Tom Brady's Boston Training Center Looks to Improve Athletes' Lives

Michael Loren
Photo by Dave Adamson on Unsplash

Tom Brady's TB12 Center in Boston, Massachusetts has exploded. It is a mecca for athletes who want to train to be their absolute best. But, what most people don't know is that Tom Brady's methods can be applied globally. Here's how:

A half year ago, we shoved pepperoni pizza, sour gummy worms, and Pringles down our gullets as we watched the Super Bowl from the sofa.

“He’s so freaking pretty,” I complained between bites, “How is he older than me and, like, still a superhero?”

“Because he is the strictest person in the world about how he treats his body,” said my husband, “Also, he is bangin’ Gisele. That doesn’t stink.”

I peered at the folded piece of pizza in my hands as the grease oozed onto my paper plate. Oh. Yeah . . . that.

After I finished watching my beloved Kansas City Chiefs go down in a blaze of penalties, I went down a Tom Brady rabbit hole to find out exactly what he did and how he maintained that annoyingly beautiful bod. It turns out, Mr. Brady is pretty disciplined (ugh — of course he is) and he’s pretty vocal about telling others how to take care of their bodies as well. And it all stems back to his training center in Boston.

The more I read about his habits and the things he believes when it comes to corporeal longevity the more I reluctantly kind of . . . almost . . . like the guy. At least, after reading and watching over twenty interviews in Boston with Tom Brady, I respect his methods for keeping his meat sack in pretty fantastic shape. Here are the three things I learned from the man who people are now proclaiming the G.O.A.T — the “greatest of all time.”

Your body is your greatest asset

In an interview in Boston detailed in Business Insider, Tom Brady says, “Your body is your asset, and if you are hurting all the time, football is no fun.” Brady’s advice on fitness and nutrition are detailed in his book, The TB-12 Method. Amongst many other things, Brady eats all organic whole foods, doesn’t ingest foods that can cause inflammation, nixes white sugar and white flour, and drinks a LOT of water. In short, he eats like all folks in Boston all know they should but really don’t.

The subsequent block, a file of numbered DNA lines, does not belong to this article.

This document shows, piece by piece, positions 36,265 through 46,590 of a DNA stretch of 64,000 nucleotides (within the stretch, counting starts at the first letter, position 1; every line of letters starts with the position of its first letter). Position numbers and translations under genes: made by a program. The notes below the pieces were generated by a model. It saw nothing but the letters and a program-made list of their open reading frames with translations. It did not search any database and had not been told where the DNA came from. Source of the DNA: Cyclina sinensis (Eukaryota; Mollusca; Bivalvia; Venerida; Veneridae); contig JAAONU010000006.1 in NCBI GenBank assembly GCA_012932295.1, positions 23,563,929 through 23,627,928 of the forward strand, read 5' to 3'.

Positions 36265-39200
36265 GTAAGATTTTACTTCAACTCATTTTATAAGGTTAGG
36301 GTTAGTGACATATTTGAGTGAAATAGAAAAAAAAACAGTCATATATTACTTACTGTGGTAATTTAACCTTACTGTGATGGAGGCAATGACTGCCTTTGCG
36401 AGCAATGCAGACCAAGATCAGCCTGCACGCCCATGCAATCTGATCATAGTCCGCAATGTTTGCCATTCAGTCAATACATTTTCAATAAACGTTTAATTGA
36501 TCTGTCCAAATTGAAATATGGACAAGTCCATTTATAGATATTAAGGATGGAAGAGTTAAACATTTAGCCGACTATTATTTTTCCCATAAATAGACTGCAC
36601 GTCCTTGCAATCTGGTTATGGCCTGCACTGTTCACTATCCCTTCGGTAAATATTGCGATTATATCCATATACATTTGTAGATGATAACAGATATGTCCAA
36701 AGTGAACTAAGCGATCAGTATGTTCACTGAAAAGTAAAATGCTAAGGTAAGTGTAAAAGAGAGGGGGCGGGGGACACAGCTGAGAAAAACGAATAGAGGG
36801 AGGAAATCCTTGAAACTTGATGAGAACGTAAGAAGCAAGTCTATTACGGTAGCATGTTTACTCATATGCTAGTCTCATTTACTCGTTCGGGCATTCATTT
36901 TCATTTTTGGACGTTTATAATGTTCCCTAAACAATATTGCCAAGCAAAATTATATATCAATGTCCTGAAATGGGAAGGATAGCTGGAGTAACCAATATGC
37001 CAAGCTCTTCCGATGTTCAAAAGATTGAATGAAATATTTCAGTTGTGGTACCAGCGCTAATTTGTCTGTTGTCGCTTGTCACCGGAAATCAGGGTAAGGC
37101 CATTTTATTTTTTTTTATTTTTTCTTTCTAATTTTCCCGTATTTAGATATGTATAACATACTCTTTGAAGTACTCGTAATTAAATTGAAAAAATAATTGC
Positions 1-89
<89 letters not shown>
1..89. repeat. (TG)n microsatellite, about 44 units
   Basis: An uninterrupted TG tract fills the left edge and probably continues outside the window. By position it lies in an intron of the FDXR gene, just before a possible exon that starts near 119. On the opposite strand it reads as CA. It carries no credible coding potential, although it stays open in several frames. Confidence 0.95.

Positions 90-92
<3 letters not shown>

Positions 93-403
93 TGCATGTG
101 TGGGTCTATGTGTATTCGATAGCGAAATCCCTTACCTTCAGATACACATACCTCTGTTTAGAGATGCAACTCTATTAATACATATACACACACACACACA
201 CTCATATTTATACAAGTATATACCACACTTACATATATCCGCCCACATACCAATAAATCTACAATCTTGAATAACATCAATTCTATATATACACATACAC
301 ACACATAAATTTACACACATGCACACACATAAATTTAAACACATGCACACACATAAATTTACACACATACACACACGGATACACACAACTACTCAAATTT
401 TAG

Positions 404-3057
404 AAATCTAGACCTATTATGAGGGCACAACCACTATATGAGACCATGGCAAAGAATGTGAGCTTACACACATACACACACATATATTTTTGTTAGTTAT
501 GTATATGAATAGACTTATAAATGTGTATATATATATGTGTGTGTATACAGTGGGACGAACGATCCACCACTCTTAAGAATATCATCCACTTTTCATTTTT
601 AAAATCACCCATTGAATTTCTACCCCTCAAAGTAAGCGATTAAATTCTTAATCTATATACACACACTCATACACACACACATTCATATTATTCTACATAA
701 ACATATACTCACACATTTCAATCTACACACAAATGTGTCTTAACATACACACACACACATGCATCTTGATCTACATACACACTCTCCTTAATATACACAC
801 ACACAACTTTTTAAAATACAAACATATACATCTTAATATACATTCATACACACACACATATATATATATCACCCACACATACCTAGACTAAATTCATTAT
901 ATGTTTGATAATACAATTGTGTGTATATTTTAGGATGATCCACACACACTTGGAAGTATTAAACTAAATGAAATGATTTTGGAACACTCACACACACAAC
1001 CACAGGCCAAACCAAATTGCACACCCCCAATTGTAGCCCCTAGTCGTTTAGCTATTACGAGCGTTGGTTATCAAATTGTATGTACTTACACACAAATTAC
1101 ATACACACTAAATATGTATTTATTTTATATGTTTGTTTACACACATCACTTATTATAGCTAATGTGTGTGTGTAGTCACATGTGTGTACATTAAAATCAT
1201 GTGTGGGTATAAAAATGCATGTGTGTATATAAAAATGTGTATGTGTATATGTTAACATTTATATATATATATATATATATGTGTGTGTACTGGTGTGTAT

The simple act of being aware of what you’re consuming is obviously the first step and seems to be exactly the basis of Brady’s brilliant physique. And one of the main tenets of his Boston training facility. While I can’t undo the pizza/gummy candy/potato chip debacle of yesterday, I can definitely be more mindful of what I put in my gullet in the future. Mostly because what I consume doesn’t just affect my physique.

As a writer and a choreographer, it’s easy to think of my brain as my greatest asset — not my body. I am reminded, though, that our brains are a part of our bodies. This becomes evident when I lose brainpower after I forget to eat, I get headaches when I forget to drink water, and I realize I suck at writing when I haven’t slept. To put it in terms my two-year-old could understand, your brain bone is connected to the rest-of-your-body bone.

Tom Brady realizes this fact and acts accordingly at his Boston training facilty. Yes, he needs to be fit to stand in the pocket (like, just stand — not run, people) and throw footballs. But he also realizes that when he treats his body well, his mind works better as well. Speaking of Brady’s brainpower . . .

Your mental fitness is as important as physical fitness

In an interview with Maria Shriver, Tom Brady states “I believe just as strongly in the importance of mental fitness as I do about physical fitness.” Brady does cognitive exercises daily in his Boston training facility to keep his brain sharp for games where he needs to make decisions in a matter of milliseconds. In short, he does the equivalent of physical and mental calisthenics.